Most importantly, though, the N86 8MP delivered in picture quality. We took multiple shots: indoors, outdoors, and at night, and the N86 always delivered with sharp images and vibrant colors. The camera did fine with macro shots as well as landscape and portraits. The only instance where there was a slight hint of a problem was with nighttime shots when there was just a bit of graininess to the photo, but even so, it's very impressive for a camera phone. Video quality was also good with very smooth picture and playback.
Once you've captured images, you can enhance the pictures with the built-in photo editor where you can add various effects, text, clip art, and more. There are numerous options for sharing your photos with others. You can, of course, send them via e-mail or multimedia message. You can upload them to the Nokia Ovi Service, Flickr, or Vox, and if you enabled the geotagging function, you can plot your photos on a map. In addition, you can view the photos in a slideshow or send them to a networked printer. And don't worry, the N86 offers plenty of storage with 8GB of internal memory and a microSD expansion slot that can accept up to 16GB cards.
Of course, the bonus of the Nokia N86 8MP is that it's not just a camera; it's a smartphone that includes voice capabilities, the mobile Web, productivity tools, and more. The N86 8MP runs Symbian OS version 9.3 using S60 3rd Edition Feature Pack 2. The user interface is fairly intuitive, though as we've said in the past, it looks pretty outdated compared with some of the smartphones on the market today. You can choose from four menu options (grid, list, horseshoe, and V-shaped) and create new folders. You can also view and toggle between open apps, but its multitasking in this way isn't very sophisticated or smooth.
For personal organization and productivity, there's a calendar, a zip manager, a measurement converter, a PDF reader, a calendar, a clock, a calculator, and a text-to-speech message reader. The Quick Office Suite lets you view Word, Excel, and PowerPoint documents, and it optimizes the pages for the phone's screen, so you don't have to scroll all over the place to read text. There are some nice shortcuts to jump to the top or bottom of the page to reduce the up-and-down scrolling, and there's also a search function. However, if you want any editing capabilities, you'll have to upgrade the preloaded copy of QuickOffice. You can purchase more apps through the Nokia Ovi Store, though we had problems accessing the catalog.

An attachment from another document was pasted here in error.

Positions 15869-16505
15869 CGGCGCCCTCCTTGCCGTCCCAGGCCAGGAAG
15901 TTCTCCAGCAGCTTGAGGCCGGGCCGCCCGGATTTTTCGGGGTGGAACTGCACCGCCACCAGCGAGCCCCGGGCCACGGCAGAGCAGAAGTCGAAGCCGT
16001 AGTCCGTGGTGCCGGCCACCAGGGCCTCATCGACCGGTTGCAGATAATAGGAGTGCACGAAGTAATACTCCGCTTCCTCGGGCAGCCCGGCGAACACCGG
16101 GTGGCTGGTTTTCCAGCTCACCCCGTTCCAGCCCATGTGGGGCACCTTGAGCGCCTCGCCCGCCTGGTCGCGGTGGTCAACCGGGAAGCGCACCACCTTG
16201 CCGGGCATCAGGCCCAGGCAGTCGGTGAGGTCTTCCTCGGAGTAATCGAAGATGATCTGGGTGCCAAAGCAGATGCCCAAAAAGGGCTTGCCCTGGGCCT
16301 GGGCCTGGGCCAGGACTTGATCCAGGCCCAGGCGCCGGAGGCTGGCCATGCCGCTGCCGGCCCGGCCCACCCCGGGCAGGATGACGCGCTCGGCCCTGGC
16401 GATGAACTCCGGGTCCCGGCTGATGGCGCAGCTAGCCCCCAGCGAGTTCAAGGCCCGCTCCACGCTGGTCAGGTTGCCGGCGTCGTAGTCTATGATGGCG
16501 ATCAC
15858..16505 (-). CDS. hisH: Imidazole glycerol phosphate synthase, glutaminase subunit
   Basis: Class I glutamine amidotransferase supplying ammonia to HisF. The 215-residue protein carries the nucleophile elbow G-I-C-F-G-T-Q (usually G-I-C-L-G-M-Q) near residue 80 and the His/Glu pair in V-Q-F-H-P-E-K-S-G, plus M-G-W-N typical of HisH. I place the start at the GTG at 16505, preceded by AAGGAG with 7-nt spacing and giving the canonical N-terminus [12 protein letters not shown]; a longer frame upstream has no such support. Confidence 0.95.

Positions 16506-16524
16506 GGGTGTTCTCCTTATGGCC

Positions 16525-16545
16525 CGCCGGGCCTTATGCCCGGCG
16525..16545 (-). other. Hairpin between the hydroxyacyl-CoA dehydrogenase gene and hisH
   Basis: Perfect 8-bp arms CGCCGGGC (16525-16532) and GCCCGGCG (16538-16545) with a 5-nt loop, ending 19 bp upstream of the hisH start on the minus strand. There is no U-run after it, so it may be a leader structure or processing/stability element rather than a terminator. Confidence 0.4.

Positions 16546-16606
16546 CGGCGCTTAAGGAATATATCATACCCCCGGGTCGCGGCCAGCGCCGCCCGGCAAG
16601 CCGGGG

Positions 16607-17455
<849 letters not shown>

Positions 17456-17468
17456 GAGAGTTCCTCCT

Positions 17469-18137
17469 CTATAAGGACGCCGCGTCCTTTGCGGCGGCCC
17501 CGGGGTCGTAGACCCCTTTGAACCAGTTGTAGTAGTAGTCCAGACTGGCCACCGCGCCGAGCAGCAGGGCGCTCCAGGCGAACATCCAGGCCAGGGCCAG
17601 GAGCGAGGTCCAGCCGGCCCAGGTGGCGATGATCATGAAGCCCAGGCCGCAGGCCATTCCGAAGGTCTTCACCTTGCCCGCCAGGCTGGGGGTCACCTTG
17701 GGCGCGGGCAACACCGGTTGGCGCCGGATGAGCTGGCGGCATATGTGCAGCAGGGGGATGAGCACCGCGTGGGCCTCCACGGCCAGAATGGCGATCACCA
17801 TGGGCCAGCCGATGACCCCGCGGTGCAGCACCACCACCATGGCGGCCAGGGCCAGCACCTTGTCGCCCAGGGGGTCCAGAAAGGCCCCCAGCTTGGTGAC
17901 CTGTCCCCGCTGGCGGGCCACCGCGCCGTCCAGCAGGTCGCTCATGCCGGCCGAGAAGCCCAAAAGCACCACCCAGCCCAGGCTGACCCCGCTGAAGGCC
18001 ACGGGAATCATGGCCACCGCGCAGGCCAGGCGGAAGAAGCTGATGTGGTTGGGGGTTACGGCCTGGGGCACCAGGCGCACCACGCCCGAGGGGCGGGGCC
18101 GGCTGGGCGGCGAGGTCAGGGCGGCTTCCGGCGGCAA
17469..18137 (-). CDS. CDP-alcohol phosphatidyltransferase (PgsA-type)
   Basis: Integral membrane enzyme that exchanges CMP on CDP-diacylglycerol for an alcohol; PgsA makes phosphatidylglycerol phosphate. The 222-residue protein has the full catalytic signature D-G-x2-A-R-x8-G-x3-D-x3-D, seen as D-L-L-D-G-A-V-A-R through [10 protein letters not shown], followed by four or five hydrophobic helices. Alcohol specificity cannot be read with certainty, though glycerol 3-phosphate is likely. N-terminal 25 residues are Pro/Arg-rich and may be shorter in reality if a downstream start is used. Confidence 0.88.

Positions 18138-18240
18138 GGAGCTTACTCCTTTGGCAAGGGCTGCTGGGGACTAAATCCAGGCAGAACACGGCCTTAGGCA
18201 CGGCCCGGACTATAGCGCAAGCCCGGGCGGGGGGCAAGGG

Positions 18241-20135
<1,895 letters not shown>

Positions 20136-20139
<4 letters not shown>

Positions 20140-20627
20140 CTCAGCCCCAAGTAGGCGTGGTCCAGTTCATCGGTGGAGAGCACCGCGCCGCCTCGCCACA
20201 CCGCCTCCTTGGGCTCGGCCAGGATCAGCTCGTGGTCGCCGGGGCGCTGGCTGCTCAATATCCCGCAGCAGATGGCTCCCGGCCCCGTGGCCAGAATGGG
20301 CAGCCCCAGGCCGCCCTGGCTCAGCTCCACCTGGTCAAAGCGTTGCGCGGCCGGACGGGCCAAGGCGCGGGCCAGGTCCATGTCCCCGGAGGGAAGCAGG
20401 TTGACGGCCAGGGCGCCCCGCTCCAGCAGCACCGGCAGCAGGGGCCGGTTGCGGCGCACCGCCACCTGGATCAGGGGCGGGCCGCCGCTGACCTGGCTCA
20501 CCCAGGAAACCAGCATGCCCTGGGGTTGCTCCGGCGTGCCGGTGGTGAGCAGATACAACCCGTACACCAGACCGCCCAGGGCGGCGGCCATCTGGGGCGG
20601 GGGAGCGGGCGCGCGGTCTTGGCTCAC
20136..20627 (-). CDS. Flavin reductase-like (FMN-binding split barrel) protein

For messaging, the N96 can access IMAP4, POP3, and SMTP e-mail accounts and comes with a full attachment viewer. It also supports a number of push e-mail solutions, as well as Microsoft Exchange Server synchronization. There's a wizard that can help you with setting up your e-mail and in-box synchronization.
As a phone, the N86 offers quad-band world roaming, a speakerphone, conference calling, voice dialing, and text and multimedia messaging. The address book is only limited by the available memory and the SIM card holds an additional 250 contacts. Each entry can store multiple phone numbers, work and home addresses, e-mail addresses, a birthday, and more vitals. For caller ID purposes, you can assign each contact a photo, a ringtone, or a group ID. Bluetooth 2.0 is also onboard, with support for mono and stereo Bluetooth headsets, hands-free kits, dial-up networking, file transfer, object push, phone book access, and more.